Deterrence With A Big ‘D’?

Will this make deterrence more stable? With Pakistan, which is also testing its claimed MIRV technology with Ababeel, a MIRV doesn’t really matter much in principle, given the low geographic depth of the country. It is unlikely that we will be able to field a ballistic missile system very soon. China is well on its way, testing a midcourse interceptor in April 2023, possibly a HQ-19.

It seems to have deployed its hypersonic Dongfeng (DF-27) missile, which is apparently MIRV’d. China has been extremely secretive about this missile capability, choosing only to showcase the earlier model, the Df-17, a hypersonic glide vehicle with conventional and nuclear capabilities.

Meanwhile, it snoops on our launches, which means it is worried, even when the state mouthpiece, the Global Times says otherwise.

BMD Is Still On The Backfoot

Meanwhile, India’s own BMD, though now progressing well, is nascent. And it should be said that any BMD system, whether American or Russian, has similarly only a limited capability.

In simple words, even the most expensive system cannot promise a 100 per cent, or even less. The cycle of offence versus defence is still on the side of the former and will certainly remain so for the foreseeable future, given the inherent limitations of shooting down any missile, MIRV or otherwise.


The Rationale For MIRV

Once that is realised, the rationale of our draft nuclear doctrine makes eminent sense. Steered by the father of our nuclear strategy, K Subrahmanyam, who understood, as no one else did even at the time, that a strategy has to suit not just a country’s purse but also its values. That strategy called for ‘no first use’ and a position of “minimum deterrence”. The doctrine, however, also did say, “In this policy of ‘retaliation only’, the survivability of our arsenal is critical. This is a dynamic concept related to the strategic environment, technological imperatives, and the needs of national security.”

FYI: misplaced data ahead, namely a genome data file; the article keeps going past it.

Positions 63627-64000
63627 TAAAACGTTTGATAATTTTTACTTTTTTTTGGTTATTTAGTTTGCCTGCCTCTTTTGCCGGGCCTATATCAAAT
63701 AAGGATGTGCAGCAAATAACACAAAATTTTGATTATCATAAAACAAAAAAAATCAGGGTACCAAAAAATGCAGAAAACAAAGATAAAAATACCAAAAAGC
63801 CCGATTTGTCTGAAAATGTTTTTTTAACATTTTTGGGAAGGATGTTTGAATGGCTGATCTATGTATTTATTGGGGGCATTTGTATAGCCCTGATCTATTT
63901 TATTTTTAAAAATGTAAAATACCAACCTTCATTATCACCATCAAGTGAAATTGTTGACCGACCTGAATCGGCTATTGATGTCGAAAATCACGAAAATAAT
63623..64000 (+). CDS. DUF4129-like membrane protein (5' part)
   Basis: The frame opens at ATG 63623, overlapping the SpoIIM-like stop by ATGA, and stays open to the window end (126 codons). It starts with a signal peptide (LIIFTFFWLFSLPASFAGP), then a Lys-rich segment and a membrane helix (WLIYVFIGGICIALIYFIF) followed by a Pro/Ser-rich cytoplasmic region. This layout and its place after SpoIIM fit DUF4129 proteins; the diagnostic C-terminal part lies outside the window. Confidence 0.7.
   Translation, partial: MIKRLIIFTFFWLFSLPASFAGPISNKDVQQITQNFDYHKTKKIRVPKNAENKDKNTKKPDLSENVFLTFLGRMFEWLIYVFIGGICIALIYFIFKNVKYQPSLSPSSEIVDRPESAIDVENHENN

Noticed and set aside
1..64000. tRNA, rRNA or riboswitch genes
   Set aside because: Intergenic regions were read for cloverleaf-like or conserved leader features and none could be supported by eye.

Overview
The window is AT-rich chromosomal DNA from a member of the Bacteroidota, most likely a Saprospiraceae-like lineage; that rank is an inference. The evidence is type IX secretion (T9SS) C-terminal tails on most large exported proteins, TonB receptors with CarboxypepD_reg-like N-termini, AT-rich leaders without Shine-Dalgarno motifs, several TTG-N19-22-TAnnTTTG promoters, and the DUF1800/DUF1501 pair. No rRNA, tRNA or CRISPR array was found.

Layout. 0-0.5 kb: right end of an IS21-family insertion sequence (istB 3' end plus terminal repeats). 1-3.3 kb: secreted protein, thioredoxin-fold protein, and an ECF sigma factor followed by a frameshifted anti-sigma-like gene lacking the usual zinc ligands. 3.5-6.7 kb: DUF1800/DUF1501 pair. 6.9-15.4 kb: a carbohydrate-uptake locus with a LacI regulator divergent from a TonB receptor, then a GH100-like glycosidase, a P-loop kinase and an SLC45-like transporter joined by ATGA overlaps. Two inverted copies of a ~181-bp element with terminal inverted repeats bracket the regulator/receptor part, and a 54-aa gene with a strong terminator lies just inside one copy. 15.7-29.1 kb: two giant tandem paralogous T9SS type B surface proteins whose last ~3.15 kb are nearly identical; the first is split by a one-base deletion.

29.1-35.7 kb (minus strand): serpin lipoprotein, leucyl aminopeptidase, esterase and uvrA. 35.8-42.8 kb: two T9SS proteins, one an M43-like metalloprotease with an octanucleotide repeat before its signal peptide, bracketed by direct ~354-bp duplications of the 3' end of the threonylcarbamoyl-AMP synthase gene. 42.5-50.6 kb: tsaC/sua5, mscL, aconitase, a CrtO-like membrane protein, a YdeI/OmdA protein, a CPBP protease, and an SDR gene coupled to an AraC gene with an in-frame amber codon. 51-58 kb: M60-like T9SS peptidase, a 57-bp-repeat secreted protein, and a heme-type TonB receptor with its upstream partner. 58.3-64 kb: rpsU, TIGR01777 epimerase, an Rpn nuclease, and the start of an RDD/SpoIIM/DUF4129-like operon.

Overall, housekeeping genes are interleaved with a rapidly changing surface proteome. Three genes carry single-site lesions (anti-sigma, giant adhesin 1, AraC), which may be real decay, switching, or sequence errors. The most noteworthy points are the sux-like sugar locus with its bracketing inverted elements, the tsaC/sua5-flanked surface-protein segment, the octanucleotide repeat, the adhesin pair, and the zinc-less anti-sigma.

The MIRV delivers precisely this, especially once it is mated to a submarine-launched version. But here’s one key issue: it is also vital to know where to stop expansion and spending. Remember that one objective of the US nuclear build-up was to exhaust the Soviet Union in an arms race, which it did to some extent.

Recently, Chinese officials reiterated that they had no intention of entering into an arms race. That’s smart, though all indications seem to point to a steady expansion. The US Department of Defence, in its 2023 Annual Report , estimated a rise in warheads from the present 500 to twice that by 2030.

A triangular arms race between China, India, and the US is highly undesirable, given the vital need to focus on the economy, which is the priority of this government. That is what gives us our clout on the international stage.

Expect therefore that there will be every encouragement of an arms race by all actors concerned. New Delhi needs to carefully adhere to its ‘minimum’ principle, while pursuing every technological leap forward.

The writer is a Distinguished Fellow at the Institute of Peace and Conflict Studies, New Delhi